20 Jan. US and Egyptian warships were scouring the Gulf of Aden and Red Sea Tuesday, Jan. 20 to waylay an Iranian freighter they had been informed was loaded with an estimated 60 tons of arms to replenish Hamas' depleted war stocks which had set out from the Iranian Persian Gulf port of Bandar Abbas on Jan. 17.
The ship changed its name in mid-voyage from Iran-Hedayat to Famagustus registered to Panama, thus arousing suspicion. The captain is under orders to unload his cargo at a smugglers cove on the southeastern coast of Sinai, to be picked up by armed Bedouin gangs and moved to El Arish in northern Sinai. From there the contraband rockets were to be slipped gradually into the Gaza Strip.
It consists of 50 Fajr rockets whose range is 50-75 km, scores of heavy Grad rockets, new, improved launchers whose angle of fire can be precisely adjusted, tons of high-quality explosives, submachine guns, rifles and pistols and armor-piercing missiles and shells (of types used successfully by Hizballah against Israeli tanks in 2006).
The shipment, the largest Tehran has ever consigned to the Palestinian Hamas in Gaza, includes also a large number of anti-personnel and anti-vehicle mines, equipment for assembling roadside bombs and advanced communications and night vision gear.
First post-ceasefire Palestinian gun, mortar fire from Gaza Tuesday
20 Jan. Israeli patrols along the Israel-Gaza border fence came under fire from Gaza three times Tuesday, Jan. 20, two days after the Gaza ceasefire was declared first by Israel then Hamas. Eight mortar rounds were fired next across the border, harming no one. Israel responded with air strikes against the mortar squads.
debkafile's military sources report the Palestinian attacks began shortly after the withdrawal of small Israeli units left at vantage points for a few hours to guard against renewed Palestinian rocket launches. The bulk of the Israeli army left the Gaza Strip earlier this week.
Jerusalem exercised military restraint to give the ceasefire a chance to take hold although past experience with Hamas has shown that a single firing is usually the harbinger of a general assault.
UN secretary – first international figure to visit Hamas-ruled Gaza
20 Jan. Israeli's foreign minister Tzipi Livni refrained from receiving UN secretary Ban Ki-moon in Jerusalem Tuesday, Jan 20, over his decision to visit Gaza. He met the foreign ministry's director-general instead.
While amending the purpose of his trip later to calling on UN institutions in the war-damaged Strip, debkafile reports the UN Secretary cannot prevent its Hamas rulers and their radical backers from claiming their regime has won international recognition in the wake of the Israeli offensive.
Israel's supreme court allows two Israel-Arab parties stand for election
21 Jan. All 9 supreme court justices allowed the United Arab List's appeal, while the Balad appeal was granted 8:1.
The court rulings reversed a decision by the Central Elections Committee to disqualify the two parties because they “support armed struggle against Israel and their political platform aims to undermine Israel's existence as a Jewish and democratic state.”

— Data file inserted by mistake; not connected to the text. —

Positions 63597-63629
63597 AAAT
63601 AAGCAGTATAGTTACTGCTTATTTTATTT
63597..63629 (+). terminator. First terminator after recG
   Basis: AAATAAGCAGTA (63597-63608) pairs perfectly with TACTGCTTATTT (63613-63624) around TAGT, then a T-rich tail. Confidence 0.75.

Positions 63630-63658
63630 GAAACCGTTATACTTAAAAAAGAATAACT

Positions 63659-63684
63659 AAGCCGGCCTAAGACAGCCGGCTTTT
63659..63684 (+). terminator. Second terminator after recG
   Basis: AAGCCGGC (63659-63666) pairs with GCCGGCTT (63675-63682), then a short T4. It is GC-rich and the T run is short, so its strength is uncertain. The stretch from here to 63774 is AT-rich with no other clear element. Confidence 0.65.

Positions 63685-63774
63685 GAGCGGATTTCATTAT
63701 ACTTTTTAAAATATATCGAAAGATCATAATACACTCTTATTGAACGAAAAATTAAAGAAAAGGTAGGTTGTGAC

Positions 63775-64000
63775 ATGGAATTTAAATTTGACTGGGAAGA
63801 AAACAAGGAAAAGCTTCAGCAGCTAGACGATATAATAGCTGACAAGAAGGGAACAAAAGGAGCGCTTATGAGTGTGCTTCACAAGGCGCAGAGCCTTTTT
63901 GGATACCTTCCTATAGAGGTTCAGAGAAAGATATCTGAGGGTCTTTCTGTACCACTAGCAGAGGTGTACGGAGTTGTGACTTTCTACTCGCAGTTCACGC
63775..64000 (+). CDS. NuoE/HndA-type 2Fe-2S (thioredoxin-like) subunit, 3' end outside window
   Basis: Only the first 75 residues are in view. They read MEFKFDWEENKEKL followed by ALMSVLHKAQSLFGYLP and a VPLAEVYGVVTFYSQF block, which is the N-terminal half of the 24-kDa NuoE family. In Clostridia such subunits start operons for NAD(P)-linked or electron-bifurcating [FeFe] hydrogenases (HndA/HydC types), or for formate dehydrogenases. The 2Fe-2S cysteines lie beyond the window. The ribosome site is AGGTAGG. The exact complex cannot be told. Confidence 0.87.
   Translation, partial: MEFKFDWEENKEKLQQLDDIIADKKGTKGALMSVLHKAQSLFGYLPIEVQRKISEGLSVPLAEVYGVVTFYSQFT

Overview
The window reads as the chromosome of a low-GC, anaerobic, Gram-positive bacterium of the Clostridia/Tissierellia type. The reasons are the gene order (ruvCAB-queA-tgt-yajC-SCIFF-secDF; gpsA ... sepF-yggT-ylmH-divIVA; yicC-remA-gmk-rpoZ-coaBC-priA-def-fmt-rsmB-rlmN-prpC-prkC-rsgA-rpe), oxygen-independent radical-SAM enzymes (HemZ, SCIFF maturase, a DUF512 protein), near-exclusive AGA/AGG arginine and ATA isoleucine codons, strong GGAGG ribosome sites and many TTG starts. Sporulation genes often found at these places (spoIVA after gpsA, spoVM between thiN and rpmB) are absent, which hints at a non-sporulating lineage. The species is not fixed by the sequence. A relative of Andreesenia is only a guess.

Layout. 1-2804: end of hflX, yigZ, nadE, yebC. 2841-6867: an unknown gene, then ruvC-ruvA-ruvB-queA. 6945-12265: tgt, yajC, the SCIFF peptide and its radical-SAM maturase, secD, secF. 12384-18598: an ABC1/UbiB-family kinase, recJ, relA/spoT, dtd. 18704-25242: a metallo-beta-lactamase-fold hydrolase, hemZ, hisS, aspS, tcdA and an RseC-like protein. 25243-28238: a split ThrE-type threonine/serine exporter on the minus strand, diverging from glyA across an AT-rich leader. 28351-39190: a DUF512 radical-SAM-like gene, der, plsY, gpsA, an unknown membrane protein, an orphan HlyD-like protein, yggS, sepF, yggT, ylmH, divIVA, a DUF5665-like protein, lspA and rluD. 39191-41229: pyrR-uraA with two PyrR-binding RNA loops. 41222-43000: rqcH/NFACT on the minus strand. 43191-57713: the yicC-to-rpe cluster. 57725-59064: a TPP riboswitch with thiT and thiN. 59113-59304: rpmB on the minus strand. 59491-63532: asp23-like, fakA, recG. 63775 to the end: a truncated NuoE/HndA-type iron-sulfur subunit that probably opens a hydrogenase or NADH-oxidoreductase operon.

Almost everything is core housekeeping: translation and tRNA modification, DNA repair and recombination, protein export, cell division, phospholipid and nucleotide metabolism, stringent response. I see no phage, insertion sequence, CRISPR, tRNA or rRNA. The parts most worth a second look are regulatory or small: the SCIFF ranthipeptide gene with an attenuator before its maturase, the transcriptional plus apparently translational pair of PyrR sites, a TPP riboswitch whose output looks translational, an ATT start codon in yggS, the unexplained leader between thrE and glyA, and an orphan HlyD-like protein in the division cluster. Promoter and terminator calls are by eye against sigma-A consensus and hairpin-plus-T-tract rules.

The ruling Kadima and Labor factions supported the proposal to ban the two parties sponsored by the opposition Israel Beitenu and National Union. The last party outlawed in Israel was Rabbi Meir Cahane's Kach in the 1980s for advocating the transfer of Arab citizens out of the country.
US anti-piracy task force to intercept Iranian arms ship for Hamas
21 Jan. The USS San Antonio amphibian warship, heading the Combined Task Force (CTF) 151 patrolling the Gulf of Aden for pirates, has been assigned with hunting down the Iranian cargo vessel carrying 60 tons of rockets and other arms for smuggling into Gaza. Its beat in the Gulf of Aden, Arabian Sea, Indian Ocean and Red Sea covers the routes of Iranian arms smugglers for Hamas.
Massed on the San Antonio's decks is a helicopter detachment, a “surgical team” for dealing with small speedboats trying to hem the ship in and boarding teams with their own small boats and helicopters. US marine and coast guard units make up the interception force.
Israel's foreign minister Tzipi Livni flew to Brussels Wednesday, Jan. 21, to discuss adding the European Union to the understanding she signed with the US last Friday for ending the flow of smuggled Iranian weapons to Gaza. Egypt and Israel are negotiating Cairo's end of the operation.
Last Israeli soldier quits Gaza early Wednesday
21 Jan. The last Israeli soldier exited the Gaza Strip Wednesday, Jan. 21, four days after a unilateral ceasefire ended a 22-day IDF offensive against Hamas. Ten soldiers were killed, dozens injured – more than 30 remain in hospital. During the fighting, Hamas fired 600 rockets and missiles. More than 1,300 Palestinians were killed, of whom 500 were terrorist fighters. (A Palestinian doctor at Shifa hospital in Gaza City confided to the Italian Corriere della Sera Thursday that the true death toll was no more than 500-600 and Hamas had inflated the casualty figures.)
The reservists on emergency call-up orders were released. The regular army is on standby with tanks at border positions on alert in case of resumed Hamas aggression. They are armed with new rules of engagement compared with their directives prior to Operation Cast Lead.
Gaza operation commander Gen. Yoav Galant, addressing a parade marking the end of the operation complimented the units fighting in Gaza for successfully coordinating operations among the air force, navy, ground forces, tanks, engineering and Shin Bet intelligence.